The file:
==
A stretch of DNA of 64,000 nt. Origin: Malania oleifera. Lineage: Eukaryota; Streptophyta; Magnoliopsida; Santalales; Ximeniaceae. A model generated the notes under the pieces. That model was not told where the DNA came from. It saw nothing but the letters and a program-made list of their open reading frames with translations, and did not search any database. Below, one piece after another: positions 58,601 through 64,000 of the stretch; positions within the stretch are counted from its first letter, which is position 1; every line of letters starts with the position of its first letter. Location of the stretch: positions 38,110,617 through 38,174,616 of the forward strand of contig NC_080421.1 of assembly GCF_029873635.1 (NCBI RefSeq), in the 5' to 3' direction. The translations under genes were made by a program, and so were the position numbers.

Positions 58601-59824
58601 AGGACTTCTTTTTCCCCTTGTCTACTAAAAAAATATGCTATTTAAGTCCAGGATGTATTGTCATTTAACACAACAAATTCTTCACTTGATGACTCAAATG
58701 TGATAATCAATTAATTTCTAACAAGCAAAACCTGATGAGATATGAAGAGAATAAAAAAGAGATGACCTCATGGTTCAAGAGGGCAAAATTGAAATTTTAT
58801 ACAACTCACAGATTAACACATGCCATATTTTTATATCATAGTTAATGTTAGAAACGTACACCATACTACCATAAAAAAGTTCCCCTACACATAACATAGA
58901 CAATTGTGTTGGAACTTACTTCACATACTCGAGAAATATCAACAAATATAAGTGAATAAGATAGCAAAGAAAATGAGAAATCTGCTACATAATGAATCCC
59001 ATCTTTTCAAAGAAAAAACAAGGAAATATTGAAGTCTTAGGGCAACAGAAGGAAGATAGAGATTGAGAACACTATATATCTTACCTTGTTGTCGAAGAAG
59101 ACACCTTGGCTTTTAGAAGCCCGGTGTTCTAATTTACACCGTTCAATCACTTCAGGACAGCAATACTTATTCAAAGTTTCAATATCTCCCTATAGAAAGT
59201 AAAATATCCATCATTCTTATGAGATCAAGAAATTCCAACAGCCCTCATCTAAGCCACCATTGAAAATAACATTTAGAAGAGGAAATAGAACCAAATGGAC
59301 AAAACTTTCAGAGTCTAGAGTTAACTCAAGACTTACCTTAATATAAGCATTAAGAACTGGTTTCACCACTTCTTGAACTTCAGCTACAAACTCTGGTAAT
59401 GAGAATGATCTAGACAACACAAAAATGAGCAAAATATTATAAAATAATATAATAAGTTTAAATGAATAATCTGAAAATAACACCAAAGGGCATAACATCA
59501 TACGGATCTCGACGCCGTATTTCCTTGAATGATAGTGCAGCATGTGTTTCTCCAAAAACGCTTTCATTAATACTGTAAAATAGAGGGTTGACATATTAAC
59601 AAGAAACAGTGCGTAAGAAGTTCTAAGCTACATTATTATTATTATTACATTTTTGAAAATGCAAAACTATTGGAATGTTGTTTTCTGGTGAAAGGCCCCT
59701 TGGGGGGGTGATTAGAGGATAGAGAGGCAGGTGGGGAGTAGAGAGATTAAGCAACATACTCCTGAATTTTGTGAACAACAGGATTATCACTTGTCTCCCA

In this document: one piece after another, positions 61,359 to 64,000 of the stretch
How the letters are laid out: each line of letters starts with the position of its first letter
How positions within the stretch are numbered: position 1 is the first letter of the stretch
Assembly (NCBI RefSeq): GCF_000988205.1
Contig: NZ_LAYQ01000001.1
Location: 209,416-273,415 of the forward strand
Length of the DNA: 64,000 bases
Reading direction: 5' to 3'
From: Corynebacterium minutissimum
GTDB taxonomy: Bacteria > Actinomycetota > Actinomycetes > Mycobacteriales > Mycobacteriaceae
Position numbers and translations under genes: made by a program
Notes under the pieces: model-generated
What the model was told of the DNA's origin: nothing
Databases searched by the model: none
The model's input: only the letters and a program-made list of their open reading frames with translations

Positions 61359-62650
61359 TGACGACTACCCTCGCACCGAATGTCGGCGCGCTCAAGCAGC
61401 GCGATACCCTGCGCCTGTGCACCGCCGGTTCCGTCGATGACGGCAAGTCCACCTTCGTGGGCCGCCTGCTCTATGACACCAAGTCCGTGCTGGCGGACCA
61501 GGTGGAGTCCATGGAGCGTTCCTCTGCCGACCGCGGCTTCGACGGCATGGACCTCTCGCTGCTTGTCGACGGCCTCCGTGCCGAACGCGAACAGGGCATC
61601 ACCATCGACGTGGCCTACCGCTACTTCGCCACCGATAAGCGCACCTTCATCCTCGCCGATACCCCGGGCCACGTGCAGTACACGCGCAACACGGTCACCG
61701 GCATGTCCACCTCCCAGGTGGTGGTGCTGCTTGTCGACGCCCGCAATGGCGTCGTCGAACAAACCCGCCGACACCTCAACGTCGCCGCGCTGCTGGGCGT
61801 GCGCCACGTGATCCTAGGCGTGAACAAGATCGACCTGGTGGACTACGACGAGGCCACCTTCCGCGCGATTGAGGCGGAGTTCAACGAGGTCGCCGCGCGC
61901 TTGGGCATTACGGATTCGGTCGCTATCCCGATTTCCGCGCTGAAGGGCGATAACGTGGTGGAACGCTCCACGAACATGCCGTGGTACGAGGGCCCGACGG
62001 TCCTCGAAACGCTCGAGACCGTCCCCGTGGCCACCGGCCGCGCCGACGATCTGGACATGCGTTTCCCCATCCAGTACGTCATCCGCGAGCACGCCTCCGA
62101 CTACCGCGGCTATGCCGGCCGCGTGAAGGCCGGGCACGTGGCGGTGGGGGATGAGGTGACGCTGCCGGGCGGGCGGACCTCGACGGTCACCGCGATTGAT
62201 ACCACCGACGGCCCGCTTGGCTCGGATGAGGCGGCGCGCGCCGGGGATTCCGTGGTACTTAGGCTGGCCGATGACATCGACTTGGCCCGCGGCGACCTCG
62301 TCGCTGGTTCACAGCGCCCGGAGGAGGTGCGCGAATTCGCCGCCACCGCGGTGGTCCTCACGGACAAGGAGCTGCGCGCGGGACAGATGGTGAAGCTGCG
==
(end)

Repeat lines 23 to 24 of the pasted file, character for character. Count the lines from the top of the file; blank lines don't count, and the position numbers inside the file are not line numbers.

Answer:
From: Corynebacterium minutissimum
GTDB taxonomy: Bacteria > Actinomycetota > Actinomycetes > Mycobacteriales > Mycobacteriaceae